Prison Fight! Inmates battle foreigners for freedom
Last Friday, Bangkok’s Klong Prem Prison opened its doors for arguably the strangest fighting event in all of Asia, if not the world.
Thai prisoners, many of them hardened by years of incarceration, were pitted against free foreign fighters in both Muay Thai and traditional boxing bouts. Both sides were competing for a little cash, but the Thai prisoners were also fighting for their lives, literally.
Prisoners who win a championship and thereby bring glory to the prison have a realistic shot at having their sentences commuted. The organizer said this goes for any prisoner regardless of the magnitude of their crime, but he was also quick to point out that prisoners are judged from a holistic perspective that incorporates their behavior outside of the ring. That said, it doesn’t diminish the gravity of what’s at stake.
View the Coconuts slideshow of the Prison Fight below. Click the expand button second from left for an optimized fullscreen viewing experience. Photos: Alexander Hotz
The tradition of holding tournaments in Thai prisons started in 1767 when thousands of Thai soldiers were taken prisoner by the Burmese after the downfall of Thailand's then capital Ayutaya. While incarcerated the best Thai boxers had to then fight against Burmese boxing champions. The ultimate champion, as legend tells it, was a Thai fighter, Nai Khanomtom, whose win so astonished the Burmese king that he granted him his freedom.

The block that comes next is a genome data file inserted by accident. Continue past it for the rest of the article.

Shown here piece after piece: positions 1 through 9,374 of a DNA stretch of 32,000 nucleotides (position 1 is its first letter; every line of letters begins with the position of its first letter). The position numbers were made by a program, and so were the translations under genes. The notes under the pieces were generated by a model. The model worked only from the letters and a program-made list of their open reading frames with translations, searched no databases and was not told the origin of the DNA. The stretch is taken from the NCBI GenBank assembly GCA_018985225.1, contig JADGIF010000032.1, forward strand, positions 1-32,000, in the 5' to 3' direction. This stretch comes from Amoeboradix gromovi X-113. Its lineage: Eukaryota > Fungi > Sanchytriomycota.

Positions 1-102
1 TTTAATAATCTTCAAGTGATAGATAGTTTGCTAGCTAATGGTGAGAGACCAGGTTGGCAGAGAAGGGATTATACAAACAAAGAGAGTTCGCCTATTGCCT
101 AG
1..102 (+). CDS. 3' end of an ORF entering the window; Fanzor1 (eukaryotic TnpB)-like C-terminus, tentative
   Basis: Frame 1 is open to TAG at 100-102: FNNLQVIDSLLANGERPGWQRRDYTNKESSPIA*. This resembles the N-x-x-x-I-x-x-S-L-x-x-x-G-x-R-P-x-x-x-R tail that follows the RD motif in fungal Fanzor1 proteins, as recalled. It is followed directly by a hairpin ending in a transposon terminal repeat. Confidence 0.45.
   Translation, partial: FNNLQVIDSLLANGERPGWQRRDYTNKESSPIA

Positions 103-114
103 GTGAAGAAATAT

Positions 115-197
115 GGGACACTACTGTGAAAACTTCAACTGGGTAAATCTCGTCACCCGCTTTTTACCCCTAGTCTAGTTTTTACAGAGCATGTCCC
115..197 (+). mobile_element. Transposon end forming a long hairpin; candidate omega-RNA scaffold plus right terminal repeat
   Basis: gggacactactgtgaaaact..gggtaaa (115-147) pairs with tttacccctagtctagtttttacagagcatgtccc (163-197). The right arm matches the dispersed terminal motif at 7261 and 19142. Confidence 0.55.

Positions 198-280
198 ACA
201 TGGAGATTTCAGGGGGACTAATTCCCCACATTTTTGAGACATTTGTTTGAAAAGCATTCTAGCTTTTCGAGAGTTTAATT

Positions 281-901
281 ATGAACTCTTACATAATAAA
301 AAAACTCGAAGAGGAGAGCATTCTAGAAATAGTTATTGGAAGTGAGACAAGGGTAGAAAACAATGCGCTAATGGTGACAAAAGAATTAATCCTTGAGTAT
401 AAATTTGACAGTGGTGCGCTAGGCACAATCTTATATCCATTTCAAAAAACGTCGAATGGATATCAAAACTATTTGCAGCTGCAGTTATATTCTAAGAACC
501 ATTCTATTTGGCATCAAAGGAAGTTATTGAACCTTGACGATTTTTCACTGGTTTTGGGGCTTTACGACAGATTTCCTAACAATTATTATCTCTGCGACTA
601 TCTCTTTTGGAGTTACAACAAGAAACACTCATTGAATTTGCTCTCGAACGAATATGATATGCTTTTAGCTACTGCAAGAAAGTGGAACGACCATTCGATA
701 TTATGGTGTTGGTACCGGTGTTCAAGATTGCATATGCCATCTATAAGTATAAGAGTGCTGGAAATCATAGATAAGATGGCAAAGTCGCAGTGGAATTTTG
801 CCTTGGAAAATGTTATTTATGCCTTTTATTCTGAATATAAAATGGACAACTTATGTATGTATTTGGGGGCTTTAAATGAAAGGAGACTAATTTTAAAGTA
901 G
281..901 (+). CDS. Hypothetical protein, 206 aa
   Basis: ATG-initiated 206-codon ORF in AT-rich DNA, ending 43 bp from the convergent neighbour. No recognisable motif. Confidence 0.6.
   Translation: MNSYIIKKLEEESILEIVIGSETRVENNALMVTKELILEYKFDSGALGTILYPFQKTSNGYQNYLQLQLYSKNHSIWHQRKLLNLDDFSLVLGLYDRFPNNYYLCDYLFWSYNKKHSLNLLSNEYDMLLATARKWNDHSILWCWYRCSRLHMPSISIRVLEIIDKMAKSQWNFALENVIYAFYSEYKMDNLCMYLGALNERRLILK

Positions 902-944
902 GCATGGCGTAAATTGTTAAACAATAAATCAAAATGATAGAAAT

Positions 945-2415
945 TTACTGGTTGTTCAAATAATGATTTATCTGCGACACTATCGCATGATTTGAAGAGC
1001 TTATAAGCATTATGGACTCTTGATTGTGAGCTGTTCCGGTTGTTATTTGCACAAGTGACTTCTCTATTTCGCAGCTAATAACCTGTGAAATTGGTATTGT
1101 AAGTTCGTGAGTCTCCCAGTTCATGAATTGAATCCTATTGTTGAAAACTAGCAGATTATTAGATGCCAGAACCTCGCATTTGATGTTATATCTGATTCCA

The incorporation of foreigners is a new concept dreamed up by an independent organization Prison Fight. The first prison fight was on January 6, 2013 at Pak Chong Prison and, like all of its events, was put on in partnership with Thailand’s Department Of Corrections.
Prison Fight brands itself as a charity organization and its fights as charity events. Organizers told us they provide prisoners with sport equipment, some cash, and, of course, a serious chance at having their sentences reduced.
The event itself was nothing if not utterly surreal. Held in one of the prison’s courtyards, the fighting took place in a traditional elevated ring situated under a tin roof. In the battered bleachers sat a couple hundred prisoners. Boisterous and chummy, they were in good humor despite the brutal heat. The best seats, close to the ring and out of the sun, were reserved for the wardens, senior officials and doe-eyed press. A luk thung band provided the music and three dolled up ladyboy prisoners reveled in their role as ring girls.
Frankly, this spectacle is best seen rather than read about. The experience of stepping into a maximum security prison with over 20,000 inmates to watch fights with ruthless consequences is just as uncomfortable as it is utterly thrilling.
Put it on your bucket list.
And the results? Every fight was won by a Thai inmate apart from one of the Muay Thai matches, which was won by Marco from Sicily, and one of the boxing matches, which was won by a Frenchman named Muhammed.
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